At around five in the afternoon we arrived in a valley called Cappagh (Google Maps, what would I be without you?) where Nathan showed us how to build our shelter.

First, you had to find a spot and Nathan found me just the perfect place to set up. There was this really low-hanging branch I was able to use as a ridge-beam for my shelter. It was going to be a very tight fit, but that was the way it was supposed to be – to keep the heat inside.  So then I had to find branches for the sides of my shelter. It took me a while to find enough, but the fun was just about the start, because the next step was to collect enough bracken to make the shelter water and wind proof.

It took so long to get enough bracken for my shelter, and after a while I got so frustrated that I just wanted to quit. But then the survival pyramid came to mind with at its base the will to survive... Now, of course, this situation was entirely safe, but at that moment I realised how important it is to have a positive state of mind. So in the end it took me about five hours to get my shelter finished, but the feeling of frustration was nothing compared to the pride and fulfillment I got out of building my little hut.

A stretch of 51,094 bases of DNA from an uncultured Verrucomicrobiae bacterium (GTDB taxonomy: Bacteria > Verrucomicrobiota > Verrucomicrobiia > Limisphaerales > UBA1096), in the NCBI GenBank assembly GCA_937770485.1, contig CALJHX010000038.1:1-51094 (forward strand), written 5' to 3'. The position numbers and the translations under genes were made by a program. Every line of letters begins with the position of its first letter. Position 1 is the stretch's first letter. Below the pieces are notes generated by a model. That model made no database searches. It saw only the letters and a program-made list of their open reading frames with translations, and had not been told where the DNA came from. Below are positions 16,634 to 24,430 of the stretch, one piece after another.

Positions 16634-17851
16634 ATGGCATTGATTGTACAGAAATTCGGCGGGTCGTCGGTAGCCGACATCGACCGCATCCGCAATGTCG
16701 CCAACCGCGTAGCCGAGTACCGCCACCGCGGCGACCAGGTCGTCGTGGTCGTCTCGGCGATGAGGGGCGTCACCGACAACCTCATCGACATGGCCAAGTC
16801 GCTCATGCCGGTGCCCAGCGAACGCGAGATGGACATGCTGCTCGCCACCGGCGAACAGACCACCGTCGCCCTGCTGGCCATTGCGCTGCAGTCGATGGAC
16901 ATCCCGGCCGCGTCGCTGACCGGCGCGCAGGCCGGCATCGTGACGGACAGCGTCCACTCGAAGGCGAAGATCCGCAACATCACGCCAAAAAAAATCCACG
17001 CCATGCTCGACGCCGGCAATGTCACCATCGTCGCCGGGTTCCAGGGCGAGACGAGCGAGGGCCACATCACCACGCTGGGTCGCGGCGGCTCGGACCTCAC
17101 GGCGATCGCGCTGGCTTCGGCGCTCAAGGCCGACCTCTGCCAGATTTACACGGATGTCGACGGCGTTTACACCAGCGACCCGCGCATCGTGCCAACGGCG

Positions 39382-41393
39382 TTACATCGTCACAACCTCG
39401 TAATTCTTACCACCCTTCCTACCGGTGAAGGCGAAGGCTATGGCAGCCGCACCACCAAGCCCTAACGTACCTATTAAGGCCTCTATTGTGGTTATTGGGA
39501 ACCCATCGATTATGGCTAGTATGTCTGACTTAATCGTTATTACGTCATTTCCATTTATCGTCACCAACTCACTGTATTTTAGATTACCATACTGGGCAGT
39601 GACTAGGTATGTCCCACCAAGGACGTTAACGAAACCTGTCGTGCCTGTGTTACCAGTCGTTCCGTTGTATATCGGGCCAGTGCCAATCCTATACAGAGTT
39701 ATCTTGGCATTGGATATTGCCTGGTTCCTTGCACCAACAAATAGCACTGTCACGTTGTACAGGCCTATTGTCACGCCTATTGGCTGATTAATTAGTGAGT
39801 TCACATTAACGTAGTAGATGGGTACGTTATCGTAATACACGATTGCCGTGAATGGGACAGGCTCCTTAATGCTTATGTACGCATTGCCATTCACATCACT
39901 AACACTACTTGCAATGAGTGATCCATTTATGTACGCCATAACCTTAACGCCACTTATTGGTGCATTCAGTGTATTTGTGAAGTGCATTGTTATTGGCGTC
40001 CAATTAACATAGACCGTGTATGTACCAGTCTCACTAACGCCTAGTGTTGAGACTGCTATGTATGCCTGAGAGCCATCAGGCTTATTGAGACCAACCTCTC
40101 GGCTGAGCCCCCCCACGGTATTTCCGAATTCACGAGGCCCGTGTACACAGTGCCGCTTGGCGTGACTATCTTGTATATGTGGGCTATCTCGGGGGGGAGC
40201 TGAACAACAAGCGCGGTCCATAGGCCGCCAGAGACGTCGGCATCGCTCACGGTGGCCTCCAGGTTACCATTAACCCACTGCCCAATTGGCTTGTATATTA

After our dinner – consisting of baked beans and a penguin bar – and sitting around the fire for a while I went to bed. Now, like I said, my shelter was quite small, so getting in was a bit tricky. And then there was this little slope I had built it on as well… Sensible people would have made sure their head would be high and their feet would be low. Unfortunately, I am not one of those people. Now just imagine, if you will, sleeping head down on a bed of bracken and lying inside a sleeping bag of synthetic, friction-less material… This combo resulted in me sliding head first out of my shelter whenever I moved.